Tag cloning is a simple attack that cannot be detected with cryptographic protection. There are several applications for cloning NFC tags. However, the tags used in the beta implementation of this work have a static field that is used for the verification through the signature. In a real situation, when an attacker clones a tag, he or she can clone all the content except the static field. Thus, the use of a combination of static and dynamic information allows protecting the system against tag cloning. Note that there is a tradeoff between unclonability and untraceability. To make a device unclonable, since cryptographic protection does not help, one has to rely on static information. That can be used to identify a cloned device but can also be used for unauthorized tracking. In the case of NFC tags, for security applications like tracking/managing, unclonability (integrity) is more important than untraceability (privacy). Therefore, the proposal fulfills this unclonability requirement at the cost of not protecting luggage against tracking.
7. Performance Analysis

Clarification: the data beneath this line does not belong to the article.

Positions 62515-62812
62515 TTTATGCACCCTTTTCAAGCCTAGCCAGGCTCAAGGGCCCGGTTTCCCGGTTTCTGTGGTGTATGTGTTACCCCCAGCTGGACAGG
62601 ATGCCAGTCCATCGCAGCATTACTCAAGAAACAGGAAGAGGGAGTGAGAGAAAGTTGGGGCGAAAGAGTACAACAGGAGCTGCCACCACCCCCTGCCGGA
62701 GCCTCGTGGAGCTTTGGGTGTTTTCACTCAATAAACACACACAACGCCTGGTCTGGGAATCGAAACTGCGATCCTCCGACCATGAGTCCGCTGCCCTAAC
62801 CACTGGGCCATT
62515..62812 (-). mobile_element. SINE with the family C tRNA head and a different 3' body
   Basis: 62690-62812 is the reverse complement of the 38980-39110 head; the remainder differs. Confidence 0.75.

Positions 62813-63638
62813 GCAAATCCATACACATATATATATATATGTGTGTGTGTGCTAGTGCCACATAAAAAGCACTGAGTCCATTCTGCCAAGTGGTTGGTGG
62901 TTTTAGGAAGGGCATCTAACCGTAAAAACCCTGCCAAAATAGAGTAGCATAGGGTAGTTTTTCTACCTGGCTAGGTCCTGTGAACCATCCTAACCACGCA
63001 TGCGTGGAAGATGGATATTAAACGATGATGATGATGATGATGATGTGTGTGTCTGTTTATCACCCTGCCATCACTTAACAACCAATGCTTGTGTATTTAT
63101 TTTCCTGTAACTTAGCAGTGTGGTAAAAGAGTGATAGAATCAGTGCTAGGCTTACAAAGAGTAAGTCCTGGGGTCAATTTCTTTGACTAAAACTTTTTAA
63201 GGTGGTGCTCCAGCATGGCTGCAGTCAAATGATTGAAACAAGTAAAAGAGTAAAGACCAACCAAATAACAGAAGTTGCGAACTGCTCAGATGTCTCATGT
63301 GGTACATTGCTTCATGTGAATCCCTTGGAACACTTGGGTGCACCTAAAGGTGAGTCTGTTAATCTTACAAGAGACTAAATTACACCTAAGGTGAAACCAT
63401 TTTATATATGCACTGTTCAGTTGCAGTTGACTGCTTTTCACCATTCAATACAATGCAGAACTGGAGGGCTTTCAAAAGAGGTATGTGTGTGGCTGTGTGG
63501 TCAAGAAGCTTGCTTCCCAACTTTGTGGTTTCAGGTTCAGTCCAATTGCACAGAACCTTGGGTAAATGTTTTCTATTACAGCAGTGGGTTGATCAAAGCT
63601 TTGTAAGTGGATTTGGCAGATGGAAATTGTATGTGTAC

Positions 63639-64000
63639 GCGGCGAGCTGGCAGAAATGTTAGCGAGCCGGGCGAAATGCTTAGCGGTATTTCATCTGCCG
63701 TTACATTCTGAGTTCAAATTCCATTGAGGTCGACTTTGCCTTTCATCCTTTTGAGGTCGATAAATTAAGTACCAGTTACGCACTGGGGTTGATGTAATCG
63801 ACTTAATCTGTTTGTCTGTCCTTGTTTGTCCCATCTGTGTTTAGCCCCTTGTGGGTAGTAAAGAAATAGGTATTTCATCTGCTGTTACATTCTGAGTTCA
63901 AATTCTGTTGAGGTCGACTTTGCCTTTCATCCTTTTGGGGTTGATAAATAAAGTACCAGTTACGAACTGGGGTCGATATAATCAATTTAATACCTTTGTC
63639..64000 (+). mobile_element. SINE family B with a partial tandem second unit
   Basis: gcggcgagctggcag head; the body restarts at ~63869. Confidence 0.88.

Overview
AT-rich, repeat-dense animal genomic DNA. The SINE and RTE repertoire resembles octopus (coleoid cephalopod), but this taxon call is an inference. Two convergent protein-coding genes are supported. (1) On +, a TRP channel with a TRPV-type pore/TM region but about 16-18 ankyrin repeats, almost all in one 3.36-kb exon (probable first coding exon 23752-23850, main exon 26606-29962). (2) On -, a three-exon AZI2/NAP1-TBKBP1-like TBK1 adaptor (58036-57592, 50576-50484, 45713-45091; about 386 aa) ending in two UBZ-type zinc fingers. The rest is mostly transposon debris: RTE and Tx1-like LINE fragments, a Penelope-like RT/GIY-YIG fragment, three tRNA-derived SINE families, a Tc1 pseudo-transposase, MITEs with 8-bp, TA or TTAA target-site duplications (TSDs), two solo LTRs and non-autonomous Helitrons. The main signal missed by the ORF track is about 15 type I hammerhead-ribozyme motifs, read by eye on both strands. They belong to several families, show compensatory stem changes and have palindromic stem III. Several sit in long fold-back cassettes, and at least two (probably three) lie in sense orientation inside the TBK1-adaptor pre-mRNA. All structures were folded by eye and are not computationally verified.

For the implementation of the luggage control system, NFC tags with at least 1 KB of storage are recommended to store user data. In particular, a beta implementation of the system has used MIFARE Classic  tags, which have 3 KB available for user data. Note that, in this first implementation, the security of NFC tags was not a priority. The suggestion to use NFC tags with at least 1 KB of storage is based on the necessity to use keys that are secure enough for the Paillier cryptosystem. The implemented system uses two prime numbers and with length of 1024 bits and an integer of 2048 bits. The largest element resulting from the system operations has 4096 bits of length, because the operations are carried out in . Besides this value, a digital signature composed of a pair of values whose maximum length must be stored too. Among the information contained in this type of NFC tags, a static field corresponding to a serial number is the unique value in the system that cannot be encrypted. This aspect is interesting for the cryptographic system explained in Section 5 because the value makes it possible to link the NFC tag with the passenger and their luggage , , , ( is the number of bags of passenger ).